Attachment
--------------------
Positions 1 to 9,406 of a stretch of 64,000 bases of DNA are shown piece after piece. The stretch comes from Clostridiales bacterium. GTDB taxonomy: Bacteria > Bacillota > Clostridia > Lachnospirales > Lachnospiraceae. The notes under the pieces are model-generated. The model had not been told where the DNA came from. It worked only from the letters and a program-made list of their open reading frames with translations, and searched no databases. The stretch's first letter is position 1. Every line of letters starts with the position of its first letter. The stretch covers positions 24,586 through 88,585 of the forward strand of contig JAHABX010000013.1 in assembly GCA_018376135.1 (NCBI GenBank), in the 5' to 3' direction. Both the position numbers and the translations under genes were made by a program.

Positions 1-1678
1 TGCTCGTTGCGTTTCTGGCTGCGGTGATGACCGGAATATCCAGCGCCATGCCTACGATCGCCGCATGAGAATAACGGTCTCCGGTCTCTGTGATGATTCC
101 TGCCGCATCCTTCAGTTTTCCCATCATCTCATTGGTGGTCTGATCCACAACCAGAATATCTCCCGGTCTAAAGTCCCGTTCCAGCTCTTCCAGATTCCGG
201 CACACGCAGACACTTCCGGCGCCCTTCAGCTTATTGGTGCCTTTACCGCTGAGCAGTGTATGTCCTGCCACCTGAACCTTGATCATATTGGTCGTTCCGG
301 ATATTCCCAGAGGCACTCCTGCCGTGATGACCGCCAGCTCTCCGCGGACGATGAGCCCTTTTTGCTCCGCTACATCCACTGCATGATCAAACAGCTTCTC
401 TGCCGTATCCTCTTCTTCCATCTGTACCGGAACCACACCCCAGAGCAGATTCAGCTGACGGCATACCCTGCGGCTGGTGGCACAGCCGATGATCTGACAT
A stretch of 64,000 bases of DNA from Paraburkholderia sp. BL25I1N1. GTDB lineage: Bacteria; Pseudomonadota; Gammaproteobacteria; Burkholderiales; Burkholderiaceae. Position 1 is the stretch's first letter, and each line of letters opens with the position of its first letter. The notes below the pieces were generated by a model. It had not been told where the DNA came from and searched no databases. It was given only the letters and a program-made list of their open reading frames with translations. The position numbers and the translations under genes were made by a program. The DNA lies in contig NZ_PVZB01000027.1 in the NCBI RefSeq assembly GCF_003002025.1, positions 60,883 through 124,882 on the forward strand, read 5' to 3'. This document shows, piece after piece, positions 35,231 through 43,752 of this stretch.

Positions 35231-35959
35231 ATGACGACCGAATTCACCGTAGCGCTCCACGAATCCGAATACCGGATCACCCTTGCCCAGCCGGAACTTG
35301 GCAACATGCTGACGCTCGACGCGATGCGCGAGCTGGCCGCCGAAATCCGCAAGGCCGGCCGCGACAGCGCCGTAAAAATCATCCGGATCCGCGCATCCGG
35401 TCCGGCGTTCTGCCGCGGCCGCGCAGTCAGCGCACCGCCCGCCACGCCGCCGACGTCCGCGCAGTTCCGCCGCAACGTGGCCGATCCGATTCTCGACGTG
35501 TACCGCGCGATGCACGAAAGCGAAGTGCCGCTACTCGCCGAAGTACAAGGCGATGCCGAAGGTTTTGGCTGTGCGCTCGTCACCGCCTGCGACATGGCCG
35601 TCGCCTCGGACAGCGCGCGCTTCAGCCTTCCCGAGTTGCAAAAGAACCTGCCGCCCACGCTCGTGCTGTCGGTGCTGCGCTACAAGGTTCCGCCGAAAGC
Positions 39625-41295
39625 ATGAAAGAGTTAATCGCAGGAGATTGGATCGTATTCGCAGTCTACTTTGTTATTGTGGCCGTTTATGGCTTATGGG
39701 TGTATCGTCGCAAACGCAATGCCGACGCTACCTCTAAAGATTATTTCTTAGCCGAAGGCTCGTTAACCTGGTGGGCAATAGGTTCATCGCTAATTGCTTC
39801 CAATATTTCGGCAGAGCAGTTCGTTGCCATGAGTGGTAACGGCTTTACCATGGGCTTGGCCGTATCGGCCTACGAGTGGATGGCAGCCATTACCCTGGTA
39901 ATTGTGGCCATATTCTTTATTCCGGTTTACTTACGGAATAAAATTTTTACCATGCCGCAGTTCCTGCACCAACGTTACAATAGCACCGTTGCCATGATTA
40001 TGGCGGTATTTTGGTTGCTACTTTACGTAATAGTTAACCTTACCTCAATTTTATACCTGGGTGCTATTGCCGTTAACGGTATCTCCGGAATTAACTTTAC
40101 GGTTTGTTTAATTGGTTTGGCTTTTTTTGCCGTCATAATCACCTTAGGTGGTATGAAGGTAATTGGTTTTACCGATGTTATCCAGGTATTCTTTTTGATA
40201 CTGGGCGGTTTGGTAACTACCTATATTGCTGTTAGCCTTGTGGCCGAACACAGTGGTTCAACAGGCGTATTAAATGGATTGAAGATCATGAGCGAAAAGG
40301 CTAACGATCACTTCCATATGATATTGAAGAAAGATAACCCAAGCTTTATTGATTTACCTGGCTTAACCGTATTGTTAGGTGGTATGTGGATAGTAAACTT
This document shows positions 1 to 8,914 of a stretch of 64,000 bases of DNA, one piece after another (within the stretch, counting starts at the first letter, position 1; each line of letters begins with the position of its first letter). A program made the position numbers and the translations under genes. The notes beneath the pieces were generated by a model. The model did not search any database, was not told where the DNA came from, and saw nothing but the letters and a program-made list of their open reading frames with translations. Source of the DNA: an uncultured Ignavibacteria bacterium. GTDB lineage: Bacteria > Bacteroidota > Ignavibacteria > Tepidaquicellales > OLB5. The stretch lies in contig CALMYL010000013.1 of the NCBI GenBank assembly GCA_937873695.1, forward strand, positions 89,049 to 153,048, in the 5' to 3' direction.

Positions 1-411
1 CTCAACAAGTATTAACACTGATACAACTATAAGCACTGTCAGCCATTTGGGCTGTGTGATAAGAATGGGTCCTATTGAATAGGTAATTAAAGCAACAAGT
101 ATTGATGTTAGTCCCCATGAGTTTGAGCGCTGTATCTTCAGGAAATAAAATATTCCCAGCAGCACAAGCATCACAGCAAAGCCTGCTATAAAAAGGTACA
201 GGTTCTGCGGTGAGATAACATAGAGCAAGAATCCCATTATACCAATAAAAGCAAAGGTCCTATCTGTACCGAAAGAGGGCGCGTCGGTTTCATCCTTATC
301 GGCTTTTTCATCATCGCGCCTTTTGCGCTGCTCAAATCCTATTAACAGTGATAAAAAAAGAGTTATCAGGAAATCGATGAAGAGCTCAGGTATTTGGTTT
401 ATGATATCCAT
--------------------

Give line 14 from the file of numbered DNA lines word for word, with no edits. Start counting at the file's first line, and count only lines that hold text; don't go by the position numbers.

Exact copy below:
35601 TCGCCTCGGACAGCGCGCGCTTCAGCCTTCCCGAGTTGCAAAAGAACCTGCCGCCCACGCTCGTGCTGTCGGTGCTGCGCTACAAGGTTCCGCCGAAAGC